This page is part of the web mail archives of SRFI 38 from before July 7th, 2015. The new archives for SRFI 38 contain all messages, not just those from before July 7th, 2015.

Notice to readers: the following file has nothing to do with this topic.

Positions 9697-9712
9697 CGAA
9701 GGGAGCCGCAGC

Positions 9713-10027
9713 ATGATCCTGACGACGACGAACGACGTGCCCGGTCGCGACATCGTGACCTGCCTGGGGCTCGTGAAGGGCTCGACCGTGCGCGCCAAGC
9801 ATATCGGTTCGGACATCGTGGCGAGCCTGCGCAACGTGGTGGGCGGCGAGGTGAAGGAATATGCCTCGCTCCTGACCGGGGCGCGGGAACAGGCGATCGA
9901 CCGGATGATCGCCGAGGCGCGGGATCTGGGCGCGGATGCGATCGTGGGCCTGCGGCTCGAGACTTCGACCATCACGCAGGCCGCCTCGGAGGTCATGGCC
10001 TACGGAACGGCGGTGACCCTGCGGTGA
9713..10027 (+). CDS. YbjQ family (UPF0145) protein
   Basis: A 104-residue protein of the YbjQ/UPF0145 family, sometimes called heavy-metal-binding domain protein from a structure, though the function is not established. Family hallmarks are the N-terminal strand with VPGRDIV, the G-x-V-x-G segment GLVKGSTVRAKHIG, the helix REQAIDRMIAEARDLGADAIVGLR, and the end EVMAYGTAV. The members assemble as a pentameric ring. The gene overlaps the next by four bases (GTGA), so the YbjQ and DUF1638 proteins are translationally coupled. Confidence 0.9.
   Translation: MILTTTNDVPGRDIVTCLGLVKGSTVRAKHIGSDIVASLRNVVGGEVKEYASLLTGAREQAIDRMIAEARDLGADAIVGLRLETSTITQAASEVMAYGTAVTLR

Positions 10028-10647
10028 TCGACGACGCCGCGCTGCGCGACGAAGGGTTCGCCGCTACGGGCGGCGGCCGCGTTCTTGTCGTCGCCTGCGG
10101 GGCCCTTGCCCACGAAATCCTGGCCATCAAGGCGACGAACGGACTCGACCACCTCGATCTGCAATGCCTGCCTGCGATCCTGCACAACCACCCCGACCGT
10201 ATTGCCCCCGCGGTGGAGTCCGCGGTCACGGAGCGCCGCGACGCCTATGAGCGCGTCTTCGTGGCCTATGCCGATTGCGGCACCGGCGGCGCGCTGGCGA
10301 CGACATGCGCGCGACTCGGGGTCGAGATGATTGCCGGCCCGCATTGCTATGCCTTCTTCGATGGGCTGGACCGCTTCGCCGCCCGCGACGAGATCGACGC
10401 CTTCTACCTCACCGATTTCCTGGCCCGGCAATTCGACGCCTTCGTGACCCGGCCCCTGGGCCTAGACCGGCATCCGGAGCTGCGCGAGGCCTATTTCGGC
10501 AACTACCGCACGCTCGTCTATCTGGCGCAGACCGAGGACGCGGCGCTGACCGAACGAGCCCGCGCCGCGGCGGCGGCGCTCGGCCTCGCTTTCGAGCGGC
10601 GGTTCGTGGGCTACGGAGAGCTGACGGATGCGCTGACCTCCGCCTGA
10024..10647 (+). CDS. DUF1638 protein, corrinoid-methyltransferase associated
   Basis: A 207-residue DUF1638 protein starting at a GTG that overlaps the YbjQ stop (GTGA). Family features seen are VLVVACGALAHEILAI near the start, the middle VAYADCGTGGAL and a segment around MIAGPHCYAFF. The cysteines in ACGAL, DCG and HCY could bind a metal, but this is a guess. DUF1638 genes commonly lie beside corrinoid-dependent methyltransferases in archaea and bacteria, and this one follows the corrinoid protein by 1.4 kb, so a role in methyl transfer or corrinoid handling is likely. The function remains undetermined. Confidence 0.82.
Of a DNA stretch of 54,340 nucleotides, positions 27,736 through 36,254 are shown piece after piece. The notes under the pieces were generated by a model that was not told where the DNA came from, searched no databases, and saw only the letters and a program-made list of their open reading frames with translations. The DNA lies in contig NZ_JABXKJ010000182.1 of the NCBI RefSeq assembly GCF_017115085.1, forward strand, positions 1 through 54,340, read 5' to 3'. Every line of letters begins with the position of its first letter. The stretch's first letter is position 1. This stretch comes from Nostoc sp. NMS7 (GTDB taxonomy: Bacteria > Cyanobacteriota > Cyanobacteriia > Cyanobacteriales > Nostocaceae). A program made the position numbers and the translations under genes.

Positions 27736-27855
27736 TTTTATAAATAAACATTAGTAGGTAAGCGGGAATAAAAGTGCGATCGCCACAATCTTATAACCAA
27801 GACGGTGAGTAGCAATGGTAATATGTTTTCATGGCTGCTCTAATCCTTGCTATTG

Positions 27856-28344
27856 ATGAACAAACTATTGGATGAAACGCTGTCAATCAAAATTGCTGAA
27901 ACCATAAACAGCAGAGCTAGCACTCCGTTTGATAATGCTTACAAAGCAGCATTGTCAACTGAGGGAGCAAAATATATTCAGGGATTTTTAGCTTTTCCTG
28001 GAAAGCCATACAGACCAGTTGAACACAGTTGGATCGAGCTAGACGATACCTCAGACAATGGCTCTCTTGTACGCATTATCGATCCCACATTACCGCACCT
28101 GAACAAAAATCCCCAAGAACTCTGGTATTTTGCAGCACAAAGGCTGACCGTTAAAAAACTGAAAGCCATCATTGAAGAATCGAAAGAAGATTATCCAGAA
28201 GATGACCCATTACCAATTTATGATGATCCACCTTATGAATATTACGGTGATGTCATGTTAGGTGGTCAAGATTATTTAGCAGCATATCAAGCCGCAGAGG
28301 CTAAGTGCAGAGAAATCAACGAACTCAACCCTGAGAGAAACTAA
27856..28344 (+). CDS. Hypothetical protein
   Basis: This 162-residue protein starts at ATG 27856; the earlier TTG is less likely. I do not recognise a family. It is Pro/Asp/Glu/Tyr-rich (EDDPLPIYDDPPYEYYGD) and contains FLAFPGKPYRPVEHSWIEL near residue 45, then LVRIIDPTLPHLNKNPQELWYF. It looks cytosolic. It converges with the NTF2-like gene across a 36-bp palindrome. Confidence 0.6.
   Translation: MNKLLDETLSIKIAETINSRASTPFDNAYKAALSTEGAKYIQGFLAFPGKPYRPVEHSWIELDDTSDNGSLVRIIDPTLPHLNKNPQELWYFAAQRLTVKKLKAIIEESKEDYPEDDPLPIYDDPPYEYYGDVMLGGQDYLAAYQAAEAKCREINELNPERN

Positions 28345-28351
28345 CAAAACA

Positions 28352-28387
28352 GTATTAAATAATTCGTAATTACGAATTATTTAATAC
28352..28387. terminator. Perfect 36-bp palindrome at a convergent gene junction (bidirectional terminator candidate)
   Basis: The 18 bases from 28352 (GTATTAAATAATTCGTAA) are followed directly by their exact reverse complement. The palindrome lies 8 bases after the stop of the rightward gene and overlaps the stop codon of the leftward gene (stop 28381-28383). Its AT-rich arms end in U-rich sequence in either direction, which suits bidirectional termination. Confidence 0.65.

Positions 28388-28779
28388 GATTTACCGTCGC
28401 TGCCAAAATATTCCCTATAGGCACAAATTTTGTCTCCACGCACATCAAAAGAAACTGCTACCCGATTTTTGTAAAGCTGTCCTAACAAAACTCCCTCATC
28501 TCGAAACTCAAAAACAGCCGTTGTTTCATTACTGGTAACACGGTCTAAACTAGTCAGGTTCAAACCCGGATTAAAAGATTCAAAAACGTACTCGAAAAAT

Marc Feeley <feeley@xxxxxxxxxxxxxxxx> writes: > > Marc Feeley <feeley@xxxxxxxxxxxxxxxx> writes: > > > So in the end the "write-showing-shared" procedure still needs > > > parameters. > > > > Depends. I am quite happy with it as it sits and am using the > > reference implementation to dump suffix-trees of 200+ KB documents. > > SRFIs should not be designed with a single user in mind, otherwise you > end up with a tool that is too special purpose. Duh. > When a tool (such as a procedure for writing data) has obvious > extensions, then the design has to allow such extensions. Actually I'm not sure that I agree that I/O procedures fall into ths category. I/O procedures tend to be *very* narrowly focussed because their intent is communication with a particular external entity. > Naming is important. I claim that procedures named > "write-showing-shared" or "write-with-pretty-printing" can't be fully > extensible, whatever their actual specification, because their name > suggests that their parameters (explicit or not) cannot modify their > main purpose (the use of an external representation that shows sharing > or the use of a pretty-printing format). For maximal extensibility > the name has to be neutral, and this is why "write" is appropriate. > It allows features that are orthogonal (sharing notation, pretty > printing, case sensitivity, etc) to be specified independently with no > bias towards a particular feature. I also have a bit of difficulty with the notion that even the features that you mentioned are orthogonal. Sharing notation and case-sensitivity, in particular, strike me as having significant overlap. It really just bring me back to my original point: it is in the lambda-nature of I/O procedures to be specific, not generic. From that POV, write-showing-shared is a useful addition to the toolbox. david rush -- Scheme: Because pure lambda calculus gets tedious after a while. -- Anton van Straaten (the Scheme Marketing Dept from c.l.s)